It’s been one year since Travis County declared drug deaths a public health crisis, and the numbers have gotten worse.

What happened

Local leaders and activists gathered at the Texas Harm Reduction Alliances’s front yard May 24 to commemorate the lives lost to overdoses and announce a loose plan for how to spend roughly $3 million the city and county received from opioid settlement funds.

The action taken
  • City and county officials will create a small committee of experts to inform them how the settlement funds should be spent, County Judge Andy Brown said.
  • In the coming weeks, the city will launch a dashboard with information on how many overdoses are happening locally and where residents can get Narcan and other harm reduction resources, Austin City Council member Vanessa Fuentes said at the conference.
  • Council is also planning on hiring a dedicated full-time staff member to increase harm reduction strategies in the city, Fuentes said.
The background

Throughout the past year, local leaders tackled the opioid crisis with community outreach programs; educational awareness campaigns; and increased access to overdose-reversing medication Narcan in bars, vending machines and the pockets of law enforcement officers.

Despite these increased efforts, the 2022 Medical Examiner’s report released in late April revealed fentanyl overdoses more than doubled from 2021 to 2022. Overdoses increased dramatically among Hispanic and Black communities and in women.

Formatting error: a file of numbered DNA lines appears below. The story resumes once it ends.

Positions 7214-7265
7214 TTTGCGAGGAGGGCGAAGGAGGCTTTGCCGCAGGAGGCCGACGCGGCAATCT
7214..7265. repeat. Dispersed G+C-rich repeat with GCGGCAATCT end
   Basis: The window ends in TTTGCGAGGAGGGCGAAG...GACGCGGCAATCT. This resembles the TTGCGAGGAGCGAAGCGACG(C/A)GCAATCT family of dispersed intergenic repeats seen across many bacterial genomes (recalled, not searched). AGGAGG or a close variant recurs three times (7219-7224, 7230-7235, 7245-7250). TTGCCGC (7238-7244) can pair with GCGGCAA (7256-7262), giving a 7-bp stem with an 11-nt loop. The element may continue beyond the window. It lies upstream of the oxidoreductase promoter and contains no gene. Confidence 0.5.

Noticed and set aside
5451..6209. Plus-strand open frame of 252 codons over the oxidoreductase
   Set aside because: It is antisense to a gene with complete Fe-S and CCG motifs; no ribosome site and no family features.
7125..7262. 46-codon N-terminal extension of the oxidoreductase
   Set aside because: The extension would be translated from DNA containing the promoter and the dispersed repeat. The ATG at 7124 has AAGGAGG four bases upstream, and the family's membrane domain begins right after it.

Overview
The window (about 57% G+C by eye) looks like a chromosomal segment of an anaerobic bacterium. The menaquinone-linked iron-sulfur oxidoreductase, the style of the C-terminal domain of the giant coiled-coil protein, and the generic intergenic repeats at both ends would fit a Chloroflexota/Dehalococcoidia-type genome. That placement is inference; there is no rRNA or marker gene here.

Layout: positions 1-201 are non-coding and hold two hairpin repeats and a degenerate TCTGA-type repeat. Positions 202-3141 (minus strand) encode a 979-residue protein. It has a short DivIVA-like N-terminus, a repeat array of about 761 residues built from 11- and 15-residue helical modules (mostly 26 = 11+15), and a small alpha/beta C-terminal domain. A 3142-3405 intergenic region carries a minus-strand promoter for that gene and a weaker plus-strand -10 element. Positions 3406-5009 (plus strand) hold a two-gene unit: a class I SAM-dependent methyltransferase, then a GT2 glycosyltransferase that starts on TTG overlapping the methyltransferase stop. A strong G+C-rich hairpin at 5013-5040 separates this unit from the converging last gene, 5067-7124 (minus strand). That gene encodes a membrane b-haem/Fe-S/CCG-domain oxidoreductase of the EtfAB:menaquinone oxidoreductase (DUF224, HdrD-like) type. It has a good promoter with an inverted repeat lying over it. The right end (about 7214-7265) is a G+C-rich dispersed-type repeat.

What the experts say

While Narcan saved hundreds of lives last year—an average of 53 a month, according to the THRA—co-Executive Director Cate Graziani said it has its weaknesses. For one, Narcan is administered when an overdose is already happening, not before. Plus, officials have struggled to keep the Narcan vending machines fully stocked due to funding shortages and a lack of streamlined oversight, Graziani said.

“It’s no one's job to replenish the vending machines,” Graziani said.

To effectively address the opioid crisis, Graziani said leaders need to increase access to preventive harm reduction tools, not just reactionary ones. However, a Texas bill to legalize fentanyl test strips—a tool that Graziani said could dramatically decrease drug deaths—stalled in the Senate Committee on Criminal Justice last month.

The test strips remain illegal with manufacturing fines up to $4,000 or a year of jail time and possession fines up to $500.

Dig deeper

Read more about Austin’s opioid crisis here.